“Dee—oh, never mind. Maybe next time you should look to hire someone a bit more mature?”
“Older? Nah! I like ’em young so I can mold them right.”
Tim Baker: Here is a scene from my novel Blood in the Water – It’s the first scene that came to mind, and I think it is a good example of how I use dialogue…
“Some clown with a metal detector found our body?”
Steve Salem shot a sideways look at his partner, who was shaking her head in disgusted disappointment while sucking the final drops of a pineapple-banana smoothie from a tall Styrofoam cup. She flipped the cup into the rear cargo area of the Jeep and returned Steve’s stare.
“What? Don’t look at me like that.”
“Like what?” Steve asked.
Val flitted her hand at him. “Like…that. Like you’re not thinking the same thing. In case you haven’t noticed, clients haven’t exactly been beating down the door. How have you survived this long?”
Val reached up and twisted the rear-view mirror toward herself and checked her long blonde curls, ignoring Steve’s glare. When she finished, Steve adjusted the mirror and returned his focus to the road. After a moment of silence, he shook his head.
“First of all, it wasn’t our body. His name was Patrick Donahue. We were hired to find him. Hopefully, alive.”
“Right,” Val interrupted. “And now some wannabe gold-digger, looking for the Treasure of the Sierra Madre, found him and we probably won’t get paid.”
Steve sighed. “Okay, second of all, the Treasure of the Sierra Madre was a fictional treasure located in Mexico, about as far away from Flagler Beach and the Atlantic Ocean as you can get. And finally, you’re looking at it wrong.”
“Wrong? I’m looking at it wrong?” She crossed her arms and raised her eyebrows toward him. “Please enlighten me.”
“Joyce Donahue hired us to find her missing husband and gave us a two-thousand-dollar retainer.”
Val turned her brown doe-eyes onto him without a reaction. “A non-refundable retainer,” Steve said.
“You’re kidding. Right?”
“I don’t kid about money.”
“You can’t keep her money. We didn’t find her husband.”
“Now you want to refund her money? A minute ago you were complaining about not getting paid. Make up your mind.”
“I haven’t changed my mind. I still want to get paid…”
She held up a hand to interrupt him. “…but I want to earn my pay.”
Steve finished his smoothie and sent the cup to the rear to join Val’s. “Allow me to explain. We were hired ten days ago. We began an investigation, using man-hours and resources. The fact that we didn’t solve the case doesn’t change those things. That’s what a retainer is for. To cover our operating expenses.”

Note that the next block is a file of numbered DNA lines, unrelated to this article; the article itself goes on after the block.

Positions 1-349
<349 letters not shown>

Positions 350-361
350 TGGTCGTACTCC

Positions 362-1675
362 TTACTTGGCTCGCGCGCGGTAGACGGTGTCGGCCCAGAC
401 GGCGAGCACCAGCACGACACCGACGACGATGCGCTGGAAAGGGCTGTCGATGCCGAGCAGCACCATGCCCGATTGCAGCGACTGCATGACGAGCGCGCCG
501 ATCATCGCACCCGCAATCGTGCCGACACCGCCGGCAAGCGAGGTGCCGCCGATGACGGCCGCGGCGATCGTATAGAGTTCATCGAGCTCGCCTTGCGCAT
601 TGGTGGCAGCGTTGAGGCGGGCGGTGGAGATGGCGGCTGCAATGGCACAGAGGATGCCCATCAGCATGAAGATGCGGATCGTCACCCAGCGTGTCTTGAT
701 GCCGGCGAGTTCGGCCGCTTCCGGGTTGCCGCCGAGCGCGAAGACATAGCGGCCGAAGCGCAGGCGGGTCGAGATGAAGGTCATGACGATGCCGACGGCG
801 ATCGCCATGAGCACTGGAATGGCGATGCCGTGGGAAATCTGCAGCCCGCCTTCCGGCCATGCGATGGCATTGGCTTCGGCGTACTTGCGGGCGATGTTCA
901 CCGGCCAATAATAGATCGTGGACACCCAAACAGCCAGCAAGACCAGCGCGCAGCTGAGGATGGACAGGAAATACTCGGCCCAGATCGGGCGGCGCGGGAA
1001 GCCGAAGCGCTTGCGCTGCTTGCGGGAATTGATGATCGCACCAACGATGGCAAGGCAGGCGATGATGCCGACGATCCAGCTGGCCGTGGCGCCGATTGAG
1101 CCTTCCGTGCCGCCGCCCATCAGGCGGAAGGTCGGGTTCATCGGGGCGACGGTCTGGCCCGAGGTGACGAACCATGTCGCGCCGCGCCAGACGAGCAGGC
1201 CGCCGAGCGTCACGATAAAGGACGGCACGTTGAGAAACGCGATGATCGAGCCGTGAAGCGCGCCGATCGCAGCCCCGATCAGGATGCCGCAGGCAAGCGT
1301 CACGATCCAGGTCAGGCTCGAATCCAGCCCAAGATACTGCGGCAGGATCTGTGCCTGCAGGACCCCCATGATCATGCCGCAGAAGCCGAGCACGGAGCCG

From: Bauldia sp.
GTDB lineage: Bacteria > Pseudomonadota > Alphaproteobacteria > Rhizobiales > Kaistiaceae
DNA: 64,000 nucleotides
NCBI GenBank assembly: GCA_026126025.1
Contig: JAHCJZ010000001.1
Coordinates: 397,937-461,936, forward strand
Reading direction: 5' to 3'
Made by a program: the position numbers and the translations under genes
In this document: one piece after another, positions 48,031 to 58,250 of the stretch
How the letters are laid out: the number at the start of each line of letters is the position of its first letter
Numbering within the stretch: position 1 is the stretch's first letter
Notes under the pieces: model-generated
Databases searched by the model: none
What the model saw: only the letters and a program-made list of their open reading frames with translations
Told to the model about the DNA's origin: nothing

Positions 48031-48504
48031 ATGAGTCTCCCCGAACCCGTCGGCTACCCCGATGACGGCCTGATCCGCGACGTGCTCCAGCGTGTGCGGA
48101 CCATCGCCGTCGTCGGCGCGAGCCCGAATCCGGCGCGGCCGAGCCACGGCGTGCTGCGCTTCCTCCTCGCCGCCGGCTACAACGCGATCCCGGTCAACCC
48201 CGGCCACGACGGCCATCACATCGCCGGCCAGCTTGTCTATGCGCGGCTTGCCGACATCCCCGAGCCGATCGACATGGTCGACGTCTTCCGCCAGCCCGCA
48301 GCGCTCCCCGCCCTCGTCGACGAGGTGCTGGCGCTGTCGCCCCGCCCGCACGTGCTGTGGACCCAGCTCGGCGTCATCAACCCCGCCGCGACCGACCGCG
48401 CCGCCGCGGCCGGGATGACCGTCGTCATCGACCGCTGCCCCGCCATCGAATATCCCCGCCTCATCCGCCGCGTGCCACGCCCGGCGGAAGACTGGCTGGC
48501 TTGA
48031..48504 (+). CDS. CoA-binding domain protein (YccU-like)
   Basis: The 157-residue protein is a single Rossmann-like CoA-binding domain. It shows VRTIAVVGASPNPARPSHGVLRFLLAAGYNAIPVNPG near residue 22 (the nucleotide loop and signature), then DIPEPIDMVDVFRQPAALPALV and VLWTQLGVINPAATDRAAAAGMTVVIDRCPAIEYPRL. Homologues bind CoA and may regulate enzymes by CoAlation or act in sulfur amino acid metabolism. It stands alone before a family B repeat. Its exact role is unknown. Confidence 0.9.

Val shook her head. “No. That’s bullshit. You make us sound like lawyers.”
Cynthia Vespia: Here is scene from my novel Karma: Silke Butters Superhero Series Book 1
“This is insane, you know that?” she said, inadvertently pacing the floor. “Just a few days ago, I was living a normal life and now I’m being chased by supercharged mercenaries and blasting energy bolts out of my hands.”
Joe shifted up in his bed. She could tell every part of him ached to get out of it. Joe was never the type to slow down and rest. Now she knew why… he was enhanced, he didn’t need to rest.
“I’m sorry, Silke,” he said. “I tried to keep all of this from you. That’s why I didn’t want you wrapped up in the affairs of the Enforcer Factory. But you’re fooling yourself if you think the life you were living was normal.”
“What do you mean?”
“I mean from the outset, there was something special about you,” he told her. “And I’m not just talking about your abilities, I’m talking about your drive. There was no way Silke Butters would wind up in some average nine-to-five job pushing paper in some cubicle. You had big dreams and you went to New York and accomplished them. That’s not normal what you do, it’s extraordinary.”
Art Rosch: I like this example of dialog between a therapist and Sarah Kantro, who is in a mental hospital and in desperate panic and depression.
Excerpt from CONFESSSIONS OF AN HONEST MAN
Sarah sits rigidly in the anteroom outside Serena Steinberg’s office. Ellsworth’s voice attempts to soothe her with meaningless but necessary reassurances.
“It’ll be okay, honey, don’t worry, you’ll be all right.”
Sarah’s body is hunched forward like a bow, as if a string is running from her forehead to her knees. Breath comes through her nose in quick little snorts. She is aware of Ellsworth’s sounds, grateful for them at a subliminal level.
Finally, the inner office door opens. Sarah is not looking up, but hears her name being called.
“Yes,” she raises her eyes. At first glance, Serena Steinberg’s appearance conjures two words, two arrogant, presumptive and annihilating words: Fat Woman.
She must weigh at least two hundred, two twenty, Sarah thinks, as her eyes do the lightning-fast evaluation of a food-compulsive woman meeting another woman. It gives her an immediate internal sense of leverage, of comfort. The therapist isn’t huge, she isn’t waddling and jiggling. Rather, she is rounded and soft. She has a young pretty face with a bit of neck wattle and a pair of breasts that make her look like an ancient mother-goddess dug up from an archeological site.
Then Sarah meets the therapist’s eyes and does not see what she expects to see in a Fat Woman. She does not see shame, discomfort, apology, and victimization. She sees an easy and compassionate smile. She sees security.
“Come on in,” Serena Steinberg says, extending a hand towards her office.
As if a magnet is pulling her, Sarah goes toward the door. She looks back to Ellsworth and mouths the word “thanks”.
There is no desk in the office. There is a couch, to the right of the door. Flanking a large window that looks out over the park are two well-upholstered grandma chairs. The therapist gestures to one of them and takes her place in the other, gazing at Sarah with obvious concern.